It all started two weeks ago when Medley mayor Roberto Martell called Assistant Town Clerk Mary Taylor into his office, abruptly fired her and then told her to pack her things and leave.
But things quickly got better for Taylor last week when a special meeting was called on Feb. 19 to address the issue. That’s where a cantankerous council, after an hour or so of discussion, overturned his decision and ultimately reinstated Taylor by a 4-0 vote.
This past Monday, Feb. 25, Taylor issued a statement stating she had been reinstated as assistant town clerk and will be assigned as executive assistant to the council for the Town of Medley.
“I have been placed on paid administrative leave until such time as I receive in writing from the town my job description, job duties and assigned work area,” Taylor said in the statement. “I’m looking forward to my new assignments and can’t wait to get back to work so that I may continue to serve the public as I have done for almost 17 years.”
Word of Taylor’s firing the week before spread quickly and eventually reached council members, who became embroiled that the mayor acted improperly by not including them in the process.
“She was appointed by council,” said Vice Mayor Griselia Digiacomo, who appeared agitated and spoke alternately between Spanish and English to make sure that those in attendance understood. “Only the council has the right to remove her from that position.”
Digiacomo explained that even though the mayor was the head of the town’s political “body,” the rest of the body had been left out of the decision-making process.
Tensions rose once Martell set the night’s ground rules and announced that there would be no public forum. The residents, mostly seniors, responded by standing, jeering and waving fists — until police restored order.
“This isn’t a dictatorship, this isn’t Cuba,” said Estrella Gonzalez, of Medley, who with many others complained that she didn’t understand the banter in English. So a portion of the meeting switched to Spanish and was translated on the fly into English.
More than 100 residents attended the meeting to rally for Taylor, whom they felt was treated unfairly. There was so much support that the town lifted its no-public-comments policy midstream and let a few people speak.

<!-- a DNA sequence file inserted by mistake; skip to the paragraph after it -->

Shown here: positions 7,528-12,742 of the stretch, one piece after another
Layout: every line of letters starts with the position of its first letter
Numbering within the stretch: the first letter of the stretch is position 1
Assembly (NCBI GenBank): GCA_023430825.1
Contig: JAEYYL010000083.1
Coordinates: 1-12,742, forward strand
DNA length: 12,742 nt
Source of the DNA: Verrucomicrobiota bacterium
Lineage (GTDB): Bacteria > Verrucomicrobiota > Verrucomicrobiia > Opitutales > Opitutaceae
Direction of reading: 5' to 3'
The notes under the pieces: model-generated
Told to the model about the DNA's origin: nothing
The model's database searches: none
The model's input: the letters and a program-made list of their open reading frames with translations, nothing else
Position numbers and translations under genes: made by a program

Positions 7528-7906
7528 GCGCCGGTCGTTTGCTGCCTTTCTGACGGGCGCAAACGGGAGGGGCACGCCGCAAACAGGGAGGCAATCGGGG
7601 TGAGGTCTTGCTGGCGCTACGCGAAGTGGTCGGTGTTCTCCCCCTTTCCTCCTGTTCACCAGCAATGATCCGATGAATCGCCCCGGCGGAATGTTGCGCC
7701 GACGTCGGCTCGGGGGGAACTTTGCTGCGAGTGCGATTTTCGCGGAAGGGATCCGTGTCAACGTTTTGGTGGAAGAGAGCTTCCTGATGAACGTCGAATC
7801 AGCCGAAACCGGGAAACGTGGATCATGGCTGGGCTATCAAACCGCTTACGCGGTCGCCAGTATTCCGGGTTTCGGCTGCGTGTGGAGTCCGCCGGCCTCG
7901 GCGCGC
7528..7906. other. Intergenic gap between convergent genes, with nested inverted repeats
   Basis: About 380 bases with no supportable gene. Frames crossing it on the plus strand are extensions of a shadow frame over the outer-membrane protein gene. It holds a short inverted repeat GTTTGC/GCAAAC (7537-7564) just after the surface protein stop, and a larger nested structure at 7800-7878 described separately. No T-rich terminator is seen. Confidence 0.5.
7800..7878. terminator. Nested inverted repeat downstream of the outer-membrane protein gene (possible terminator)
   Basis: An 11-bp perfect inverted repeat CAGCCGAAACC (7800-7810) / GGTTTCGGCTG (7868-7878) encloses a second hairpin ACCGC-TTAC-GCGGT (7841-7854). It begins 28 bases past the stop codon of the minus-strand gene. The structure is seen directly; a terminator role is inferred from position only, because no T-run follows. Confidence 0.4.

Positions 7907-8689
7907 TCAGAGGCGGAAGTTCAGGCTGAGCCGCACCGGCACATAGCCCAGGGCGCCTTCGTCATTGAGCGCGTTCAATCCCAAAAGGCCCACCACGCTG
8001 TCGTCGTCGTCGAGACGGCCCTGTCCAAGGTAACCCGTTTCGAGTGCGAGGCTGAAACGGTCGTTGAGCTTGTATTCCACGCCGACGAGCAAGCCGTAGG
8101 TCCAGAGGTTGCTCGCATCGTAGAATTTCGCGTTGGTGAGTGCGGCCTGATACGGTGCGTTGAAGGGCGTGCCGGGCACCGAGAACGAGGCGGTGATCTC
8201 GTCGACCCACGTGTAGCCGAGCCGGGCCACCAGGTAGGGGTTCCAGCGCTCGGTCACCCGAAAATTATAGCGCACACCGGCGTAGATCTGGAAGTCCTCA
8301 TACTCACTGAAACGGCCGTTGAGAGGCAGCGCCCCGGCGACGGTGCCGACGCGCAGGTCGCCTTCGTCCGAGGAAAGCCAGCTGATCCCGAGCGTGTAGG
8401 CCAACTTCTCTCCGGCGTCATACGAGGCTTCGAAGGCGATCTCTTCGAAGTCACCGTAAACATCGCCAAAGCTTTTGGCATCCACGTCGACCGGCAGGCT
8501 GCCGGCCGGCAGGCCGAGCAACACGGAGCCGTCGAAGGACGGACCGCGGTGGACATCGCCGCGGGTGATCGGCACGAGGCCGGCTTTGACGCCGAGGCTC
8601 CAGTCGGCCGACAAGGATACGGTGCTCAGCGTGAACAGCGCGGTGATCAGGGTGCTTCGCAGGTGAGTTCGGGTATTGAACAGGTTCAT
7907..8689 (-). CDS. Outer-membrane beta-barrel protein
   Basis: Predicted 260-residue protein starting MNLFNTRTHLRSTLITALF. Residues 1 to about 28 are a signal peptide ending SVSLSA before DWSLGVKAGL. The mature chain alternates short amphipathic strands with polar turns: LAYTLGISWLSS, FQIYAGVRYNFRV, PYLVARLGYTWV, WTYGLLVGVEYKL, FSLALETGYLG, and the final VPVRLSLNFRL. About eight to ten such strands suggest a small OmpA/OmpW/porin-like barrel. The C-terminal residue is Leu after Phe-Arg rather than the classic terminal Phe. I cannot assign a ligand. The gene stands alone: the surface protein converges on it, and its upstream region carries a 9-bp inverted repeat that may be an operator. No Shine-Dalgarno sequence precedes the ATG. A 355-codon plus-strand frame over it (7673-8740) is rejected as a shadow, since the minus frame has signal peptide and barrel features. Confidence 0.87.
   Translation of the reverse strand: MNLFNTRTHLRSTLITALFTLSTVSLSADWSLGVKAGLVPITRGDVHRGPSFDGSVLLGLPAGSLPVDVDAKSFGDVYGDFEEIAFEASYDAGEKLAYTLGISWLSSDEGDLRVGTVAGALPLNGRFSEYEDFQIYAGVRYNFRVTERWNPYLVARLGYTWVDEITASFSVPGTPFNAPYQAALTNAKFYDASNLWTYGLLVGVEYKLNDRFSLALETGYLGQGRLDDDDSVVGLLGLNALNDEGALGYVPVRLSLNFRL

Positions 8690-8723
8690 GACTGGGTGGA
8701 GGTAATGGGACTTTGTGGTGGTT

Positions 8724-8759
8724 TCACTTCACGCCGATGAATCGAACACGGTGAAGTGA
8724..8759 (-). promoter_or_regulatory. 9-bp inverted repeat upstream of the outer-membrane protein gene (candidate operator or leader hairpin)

“A decision should be made by the mayor and the council,” said Maria Loria, who spoke for almost 10 minutes.
Jason Katz, Taylor’s attorney, told the council that she was “wrongfully terminated” by Martell and that the discipline ordinance did not apply.
“She was not disciplined at all,” said Katz, who argued that Taylor’s firing had to be affirmed by the council.
During her 17-year tenure, Taylor had chalked up a file full of awards and served faithfully through four Medley administration cycles, which was pointed out.
Martell did not explain his reasons for firing Taylor, though he said he sought advice from the town attorney before doing so.
“According to the attorney and (the town’s charter), I had the ability to do this,” said Martell, who then asked Town Attorney Michael Pizzi to explain the legal aspects of the decision.
Pizzi pointed to multiple “conflicts” in the charter as well as ordinances that have been passed that lack “clarity” before advising the town.
“At the end of the day, it is up to the mayor and the council to interpret their rules and their charter,” said Pizzi, who added that Taylor had not followed the charter’s rules since her termination.
An appeal should have been filed with the town within 10 working days by Taylor stating the reasons why she should not have been fired, according to Pizzi, who relied on the town’s “discipline” ordinance.
Katz then asked that the council reverse Taylor’s dismissal and that Martell abstain from voting pursuant to the charter unless there was a tie.
“The law has been violated,” said Digiacomo, who then advised her colleagues to follow the dictates of the ordinance and then made a motion to reinstate Taylor.
Before seconding the motion, Councilman Jack Morrow thought a reversal was in the best interest of the town.
“What do we need another lawsuit for?” said Morrow, referring to a wrongful termination lawsuit pending against the town by former Medley police lieutenant Joe Olmedo. “We are trying to prevent lawsuits.”
Cheers rang out after the 4-0 vote, with Martell abstaining from voting on the advice of Taylor’s attorney.
The council then permitted one more person to speak at open forum, and that was Taylor herself.
“The outcry of support from all of you was overwhelming,” said Taylor, who paused to make sure she made contact with the crowd. “I love all of you.”